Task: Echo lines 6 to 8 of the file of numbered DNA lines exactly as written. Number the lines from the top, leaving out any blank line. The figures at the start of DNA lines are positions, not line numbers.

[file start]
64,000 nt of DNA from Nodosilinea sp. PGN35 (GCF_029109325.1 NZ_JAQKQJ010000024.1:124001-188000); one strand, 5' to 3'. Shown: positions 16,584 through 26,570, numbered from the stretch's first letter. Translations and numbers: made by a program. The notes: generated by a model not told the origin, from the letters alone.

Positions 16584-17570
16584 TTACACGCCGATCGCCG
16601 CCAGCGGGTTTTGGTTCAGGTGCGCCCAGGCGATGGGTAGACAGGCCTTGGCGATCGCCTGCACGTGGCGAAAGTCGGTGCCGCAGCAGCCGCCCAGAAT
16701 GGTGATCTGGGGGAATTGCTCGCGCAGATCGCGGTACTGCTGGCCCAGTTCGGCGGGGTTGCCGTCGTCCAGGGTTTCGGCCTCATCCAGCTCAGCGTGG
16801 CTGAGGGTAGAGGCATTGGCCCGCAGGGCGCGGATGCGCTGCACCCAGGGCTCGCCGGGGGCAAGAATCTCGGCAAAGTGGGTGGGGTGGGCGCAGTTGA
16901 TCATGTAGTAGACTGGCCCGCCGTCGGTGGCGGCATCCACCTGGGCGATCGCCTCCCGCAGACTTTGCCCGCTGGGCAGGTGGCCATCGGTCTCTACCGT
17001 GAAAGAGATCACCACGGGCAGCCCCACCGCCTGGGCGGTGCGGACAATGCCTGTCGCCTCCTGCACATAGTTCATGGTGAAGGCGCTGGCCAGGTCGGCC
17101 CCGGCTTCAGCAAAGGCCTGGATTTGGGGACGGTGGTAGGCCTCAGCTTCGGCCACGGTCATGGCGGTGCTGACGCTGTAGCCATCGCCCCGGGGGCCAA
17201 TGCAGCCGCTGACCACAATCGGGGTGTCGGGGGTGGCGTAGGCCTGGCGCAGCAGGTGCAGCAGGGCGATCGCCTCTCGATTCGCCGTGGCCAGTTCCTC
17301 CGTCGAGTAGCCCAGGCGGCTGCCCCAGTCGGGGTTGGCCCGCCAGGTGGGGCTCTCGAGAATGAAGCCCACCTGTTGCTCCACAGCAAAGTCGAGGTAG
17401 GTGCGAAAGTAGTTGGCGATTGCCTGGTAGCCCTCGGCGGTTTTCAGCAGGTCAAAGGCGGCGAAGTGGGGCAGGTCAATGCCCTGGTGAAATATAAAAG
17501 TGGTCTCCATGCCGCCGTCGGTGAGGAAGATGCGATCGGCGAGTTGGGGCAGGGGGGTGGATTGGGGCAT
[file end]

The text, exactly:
16801 CTGAGGGTAGAGGCATTGGCCCGCAGGGCGCGGATGCGCTGCACCCAGGGCTCGCCGGGGGCAAGAATCTCGGCAAAGTGGGTGGGGTGGGCGCAGTTGA
16901 TCATGTAGTAGACTGGCCCGCCGTCGGTGGCGGCATCCACCTGGGCGATCGCCTCCCGCAGACTTTGCCCGCTGGGCAGGTGGCCATCGGTCTCTACCGT
17001 GAAAGAGATCACCACGGGCAGCCCCACCGCCTGGGCGGTGCGGACAATGCCTGTCGCCTCCTGCACATAGTTCATGGTGAAGGCGCTGGCCAGGTCGGCC